New Faces at TC
Published in Inside - Volume XII, No.1
Assistant Professor of Education, Department of International & Transcultural Studies
It was her contact through Human Rights Watch with a woman who had been psychologically damaged from torture and rape that first got Monisha Bajaj interested in human rights education for young people. "I thought there had to be a way to prevent abuses before they occur," she says.
One study Bajaj did involved designing a human rights course for eighth graders in the
Before coming to Teachers College last year as a lecturer in the Department of International and Transcultural Studies, Bajaj developed a curriculum for a three-week summer institute for 30
Bajaj, whose grandmother was only permitted to receive a fifth-grade formal education in colonial
At TC, Bajaj will be teaching fundamental concepts of peace education, education and the development of nations, and an advanced seminar on issues in international educational development.
Associate Professor of Social Studies and Education
His early experiences traveling and working in communities in
"It seems evident to realize how important it is that people have a broader sense of themselves," he says of his desire to bring divergent perspectives of globalization into the classroom. "Yet we do so little of that in teacher education." His task, as he sees it, is to "engage in a dialogue with teacher candidates so they can do the same with their students."
Gaudelli comes to TC from the
In his new role at TC, Gaudelli would like to further explore the ways that exemplary high school and middle school programs bring global issues into the curriculum. "I'm trying to get a lay of the landscape about what is going on in the city and surrounding areas," he explained, noting that he'll be looking for schools that demonstrate the best practices in teaching social justice, globalization and democratic ethos.
His interest in democratic practices stems back to a personal inclination towards politics and policy and a stint as an intern working in both Congressional and Presidential campaigns. "I'm interested more in politics and policy and less in bureaucratization-'"I want to explore how to build democratic spaces in a school or community," he says, adding that he is suspicious of the use of the term "democratic classroom" these days. He defines it as "being more about building connections between people so that they can see the potential for social cohesion through the classroom."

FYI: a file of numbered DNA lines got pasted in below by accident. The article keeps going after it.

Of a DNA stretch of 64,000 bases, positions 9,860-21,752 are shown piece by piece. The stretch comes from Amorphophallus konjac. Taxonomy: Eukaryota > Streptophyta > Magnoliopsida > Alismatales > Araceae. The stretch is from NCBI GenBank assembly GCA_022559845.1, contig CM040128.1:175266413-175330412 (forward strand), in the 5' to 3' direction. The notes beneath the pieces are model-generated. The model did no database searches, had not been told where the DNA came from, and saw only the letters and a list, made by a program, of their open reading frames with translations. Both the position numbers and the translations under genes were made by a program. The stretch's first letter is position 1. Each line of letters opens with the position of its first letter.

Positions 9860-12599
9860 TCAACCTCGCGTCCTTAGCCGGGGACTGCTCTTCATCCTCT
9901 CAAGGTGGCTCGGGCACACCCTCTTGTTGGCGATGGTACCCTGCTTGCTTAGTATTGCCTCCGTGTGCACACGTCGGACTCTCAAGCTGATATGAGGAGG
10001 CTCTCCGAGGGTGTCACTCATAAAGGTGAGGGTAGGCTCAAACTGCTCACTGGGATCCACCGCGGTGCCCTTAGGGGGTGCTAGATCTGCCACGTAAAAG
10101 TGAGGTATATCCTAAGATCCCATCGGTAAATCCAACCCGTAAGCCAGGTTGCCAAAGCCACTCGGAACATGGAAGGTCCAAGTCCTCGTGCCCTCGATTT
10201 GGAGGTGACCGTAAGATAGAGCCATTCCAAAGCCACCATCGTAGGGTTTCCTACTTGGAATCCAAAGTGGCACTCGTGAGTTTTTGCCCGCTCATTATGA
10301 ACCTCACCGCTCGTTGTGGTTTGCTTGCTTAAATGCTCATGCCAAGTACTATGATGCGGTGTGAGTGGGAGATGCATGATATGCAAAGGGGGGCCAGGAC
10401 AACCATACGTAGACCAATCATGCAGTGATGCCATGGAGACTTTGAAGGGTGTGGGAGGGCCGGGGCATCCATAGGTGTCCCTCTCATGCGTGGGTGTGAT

Assistant Professor of English Education in the English Education Program
June Jordan is Professor Valerie Kinloch's "American Idol." Born to West Indian immigrant parents in Harlem in the 1930s,
"June Jordan is speaking to where I am right now," Kinloch said recently. "She took activism to different places and different countries-'"talking about
Kinloch, who has been at Teachers College for three years as a term professor, has spent some of that time writing about
"I start with her because the training for my Ph.D. did not include June Jordan or women writers in the academy, or women activists in general," Kinloch explained. "It was more traditional training on literature and educational theories, and there was a large gap of women writers or women writers of color."
In much the same way that
Kinloch would like to work in public high schools and middle schools, as sites of literacy where activism is already happening, to get young people to work on critical and analytical writing skills in ways that are not simply related to school work.